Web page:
Impressions of Monet – A Day in Giverny

If like me, you like impressionist paintings and gardens, then a day trip to Claude Monet’s home in Giverny is a must. Giverny is about 50 miles north west of Paris and can easily be reached by train for a relaxing break from the busy Paris scene.

Claude Monet is considered to be the father of the impressionist art movement.  It was his painting, “Impressions, Sunrise” that gave rise to the name of this painting style.  I was surprised to learn that he painted about 2500 hundred works, though not all have survived. No wonder every museum worth an admission ticket has a few original Monet paintings in their collection. About 10 percent, or 250 paintings were of his beloved water lily pond at his home in Giverny.


One section of the massive water lily paintings in the Musee de l’Orangerie in Paris.

Monet lived in the house and gardens at Giverny from 1883 till his death in 1926.  He designed and built the gardens and water lily pond so that he could paint them in different light conditions and different seasons.  He planted the water lilies in very specific spots and knew when each type was supposed to bloom. As he became older, the retreat he created became his whole world and painting inspiration.

His home and garden have been a museum since 1990 and have been restored (a ten year project) to reflect how they looked when Monet lived and worked there. The garden is a balanced riot of plantings and chaotic color – not your typical orderly neat French garden.  You can only walk around the periphery of the garden which allows you to see it from all perspectives.

An underground passage under the railroad tracks takes you to the other part of Monet’s property where you can see the famous water lily pond and Japanese bridge.  You can walk all around the pond as well as get views from the Japanese bridge. Expect to have to share the views with many other visitors.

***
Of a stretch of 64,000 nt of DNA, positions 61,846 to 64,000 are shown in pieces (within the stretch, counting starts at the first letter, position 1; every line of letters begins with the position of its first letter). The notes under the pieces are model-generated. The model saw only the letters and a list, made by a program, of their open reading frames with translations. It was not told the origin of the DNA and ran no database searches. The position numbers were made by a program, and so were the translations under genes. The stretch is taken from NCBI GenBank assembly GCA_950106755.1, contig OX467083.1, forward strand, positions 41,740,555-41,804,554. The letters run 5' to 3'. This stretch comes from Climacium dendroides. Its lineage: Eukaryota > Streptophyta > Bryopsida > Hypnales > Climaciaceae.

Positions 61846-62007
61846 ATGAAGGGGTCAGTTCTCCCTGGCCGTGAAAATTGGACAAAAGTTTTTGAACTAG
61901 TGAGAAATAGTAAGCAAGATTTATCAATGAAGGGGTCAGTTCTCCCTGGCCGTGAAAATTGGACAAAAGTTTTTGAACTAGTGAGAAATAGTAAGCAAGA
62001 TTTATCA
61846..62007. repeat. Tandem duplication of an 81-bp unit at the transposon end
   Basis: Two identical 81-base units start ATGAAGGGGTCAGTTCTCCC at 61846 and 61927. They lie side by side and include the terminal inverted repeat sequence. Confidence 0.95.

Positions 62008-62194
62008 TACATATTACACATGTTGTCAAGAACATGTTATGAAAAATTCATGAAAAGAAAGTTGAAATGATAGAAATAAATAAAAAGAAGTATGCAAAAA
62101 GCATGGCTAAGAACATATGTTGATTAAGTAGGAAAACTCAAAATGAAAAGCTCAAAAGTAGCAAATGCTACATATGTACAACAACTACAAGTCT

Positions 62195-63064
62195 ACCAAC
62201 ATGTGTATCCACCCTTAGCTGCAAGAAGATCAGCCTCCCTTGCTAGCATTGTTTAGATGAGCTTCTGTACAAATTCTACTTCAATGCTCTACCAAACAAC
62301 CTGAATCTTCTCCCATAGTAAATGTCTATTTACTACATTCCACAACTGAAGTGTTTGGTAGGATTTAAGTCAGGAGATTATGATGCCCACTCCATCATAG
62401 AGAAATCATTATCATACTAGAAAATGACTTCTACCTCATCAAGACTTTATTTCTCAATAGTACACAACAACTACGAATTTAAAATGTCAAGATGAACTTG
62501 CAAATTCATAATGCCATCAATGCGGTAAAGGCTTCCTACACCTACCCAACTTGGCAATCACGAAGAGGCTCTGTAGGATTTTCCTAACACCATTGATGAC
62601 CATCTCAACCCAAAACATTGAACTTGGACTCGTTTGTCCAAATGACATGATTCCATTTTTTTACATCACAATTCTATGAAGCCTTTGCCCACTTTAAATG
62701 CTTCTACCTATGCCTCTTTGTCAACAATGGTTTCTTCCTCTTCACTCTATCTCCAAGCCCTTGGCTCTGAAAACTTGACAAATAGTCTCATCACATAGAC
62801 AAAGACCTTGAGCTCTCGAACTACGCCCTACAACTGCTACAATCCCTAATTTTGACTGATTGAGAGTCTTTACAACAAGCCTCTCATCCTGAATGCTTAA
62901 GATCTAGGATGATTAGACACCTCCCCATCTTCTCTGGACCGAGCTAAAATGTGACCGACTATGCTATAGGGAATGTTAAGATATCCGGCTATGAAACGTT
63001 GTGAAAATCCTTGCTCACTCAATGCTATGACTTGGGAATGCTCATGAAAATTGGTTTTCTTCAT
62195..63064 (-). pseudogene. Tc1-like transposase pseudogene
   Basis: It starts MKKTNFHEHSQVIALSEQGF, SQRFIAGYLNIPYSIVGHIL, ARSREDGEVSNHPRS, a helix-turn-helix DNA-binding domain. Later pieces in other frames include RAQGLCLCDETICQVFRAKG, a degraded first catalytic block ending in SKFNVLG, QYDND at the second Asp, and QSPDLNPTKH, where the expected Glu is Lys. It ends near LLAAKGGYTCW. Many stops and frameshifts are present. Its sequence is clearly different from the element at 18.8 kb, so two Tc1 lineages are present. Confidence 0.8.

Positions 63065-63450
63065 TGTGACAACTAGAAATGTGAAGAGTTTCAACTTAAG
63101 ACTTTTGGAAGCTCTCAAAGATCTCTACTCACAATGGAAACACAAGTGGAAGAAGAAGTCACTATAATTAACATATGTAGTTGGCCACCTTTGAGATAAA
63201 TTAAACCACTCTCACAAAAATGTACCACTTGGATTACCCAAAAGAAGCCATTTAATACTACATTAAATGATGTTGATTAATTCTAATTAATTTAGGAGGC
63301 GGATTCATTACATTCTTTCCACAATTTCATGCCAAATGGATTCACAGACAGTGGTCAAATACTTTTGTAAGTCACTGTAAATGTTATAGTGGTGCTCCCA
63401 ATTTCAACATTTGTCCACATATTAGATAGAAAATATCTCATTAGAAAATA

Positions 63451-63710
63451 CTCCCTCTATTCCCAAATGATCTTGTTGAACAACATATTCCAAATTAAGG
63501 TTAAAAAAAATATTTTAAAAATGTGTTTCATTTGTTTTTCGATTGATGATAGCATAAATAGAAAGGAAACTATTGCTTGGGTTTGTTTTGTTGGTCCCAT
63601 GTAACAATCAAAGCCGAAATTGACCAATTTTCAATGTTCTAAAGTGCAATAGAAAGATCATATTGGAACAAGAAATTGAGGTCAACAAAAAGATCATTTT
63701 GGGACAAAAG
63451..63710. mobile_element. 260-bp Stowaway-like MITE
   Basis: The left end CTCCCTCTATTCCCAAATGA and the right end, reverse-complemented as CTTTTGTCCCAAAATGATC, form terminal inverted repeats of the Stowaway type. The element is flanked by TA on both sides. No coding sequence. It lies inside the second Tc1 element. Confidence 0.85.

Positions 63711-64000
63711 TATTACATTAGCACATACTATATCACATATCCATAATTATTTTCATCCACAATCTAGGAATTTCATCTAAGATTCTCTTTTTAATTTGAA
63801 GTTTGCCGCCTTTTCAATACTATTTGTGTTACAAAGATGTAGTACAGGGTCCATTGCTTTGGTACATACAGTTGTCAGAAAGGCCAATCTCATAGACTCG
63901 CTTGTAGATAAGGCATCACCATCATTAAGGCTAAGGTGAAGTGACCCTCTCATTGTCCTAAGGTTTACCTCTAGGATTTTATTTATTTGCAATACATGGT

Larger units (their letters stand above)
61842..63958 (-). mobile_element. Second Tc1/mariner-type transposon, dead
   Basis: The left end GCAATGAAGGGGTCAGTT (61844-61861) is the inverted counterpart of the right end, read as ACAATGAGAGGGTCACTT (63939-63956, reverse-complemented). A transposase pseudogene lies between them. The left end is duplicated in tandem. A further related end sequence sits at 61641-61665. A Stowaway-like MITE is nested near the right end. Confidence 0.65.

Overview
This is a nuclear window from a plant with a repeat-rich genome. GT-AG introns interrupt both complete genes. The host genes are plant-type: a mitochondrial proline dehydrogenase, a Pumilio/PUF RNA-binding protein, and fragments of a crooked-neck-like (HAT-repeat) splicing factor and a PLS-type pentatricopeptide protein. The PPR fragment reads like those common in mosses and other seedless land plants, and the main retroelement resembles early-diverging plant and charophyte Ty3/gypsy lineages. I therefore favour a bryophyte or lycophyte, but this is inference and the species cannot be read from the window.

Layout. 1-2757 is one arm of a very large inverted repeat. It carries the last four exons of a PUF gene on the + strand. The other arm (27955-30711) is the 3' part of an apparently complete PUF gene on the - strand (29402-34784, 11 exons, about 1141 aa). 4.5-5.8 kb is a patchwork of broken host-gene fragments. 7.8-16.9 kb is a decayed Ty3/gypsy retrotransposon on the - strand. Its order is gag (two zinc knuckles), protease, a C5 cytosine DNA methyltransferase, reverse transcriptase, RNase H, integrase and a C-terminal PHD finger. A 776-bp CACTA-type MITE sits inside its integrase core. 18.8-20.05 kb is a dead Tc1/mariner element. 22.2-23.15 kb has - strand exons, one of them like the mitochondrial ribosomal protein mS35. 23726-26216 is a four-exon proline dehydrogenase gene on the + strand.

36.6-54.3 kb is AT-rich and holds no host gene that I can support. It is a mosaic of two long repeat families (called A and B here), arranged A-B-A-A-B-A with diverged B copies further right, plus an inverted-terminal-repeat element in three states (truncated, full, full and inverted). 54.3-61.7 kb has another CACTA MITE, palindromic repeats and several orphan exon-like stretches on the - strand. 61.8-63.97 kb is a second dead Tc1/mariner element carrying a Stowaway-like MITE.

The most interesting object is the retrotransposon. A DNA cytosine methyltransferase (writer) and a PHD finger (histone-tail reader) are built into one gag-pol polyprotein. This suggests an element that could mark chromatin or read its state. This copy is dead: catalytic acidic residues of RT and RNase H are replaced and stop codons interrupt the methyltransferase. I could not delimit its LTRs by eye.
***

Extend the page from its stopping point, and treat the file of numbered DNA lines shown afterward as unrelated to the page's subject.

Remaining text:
Claude Monet’s water lily pond as seen from the Japanese bridge

You can also tour the inside of the house and see the various rooms that the Monet family lived in. The house is covered in greenery and seamlessly blends in with the gardens. The house is very long – it had to be large enough to house Claude, his wife and 8 children. Even inside his home, Monet loved color and decorated against the usual dark Victorian trends of the time.  The sitting room is bright blue, the dining room is bright yellow and the kitchen is all blue and white tiles.  Everywhere hang the Japanese wood block prints that he collected and inspired him.

The Monet family home

Besides Monet’s house and gardens, there is also an Impressionist Museum in Giverny – turn left on Rue Claude Monet. Further down the street (about a ten minute walk), past galleries, cafes and shops, is Église Sainte-Radegonde de Giverny where Claude and his family attended church and where he and the family are buried.

Claude Monet’s home in Giverny is open from spring to fall only. If you are not driving, to get to Giverny, take a train from the Paris-Saint-Lazare train station to the Vernon-Giverny station, about a 40-60 minute train ride.  A bus shuttle links Vernon-Giverny train station and Monet’s house and gardens.

Thanks for visiting.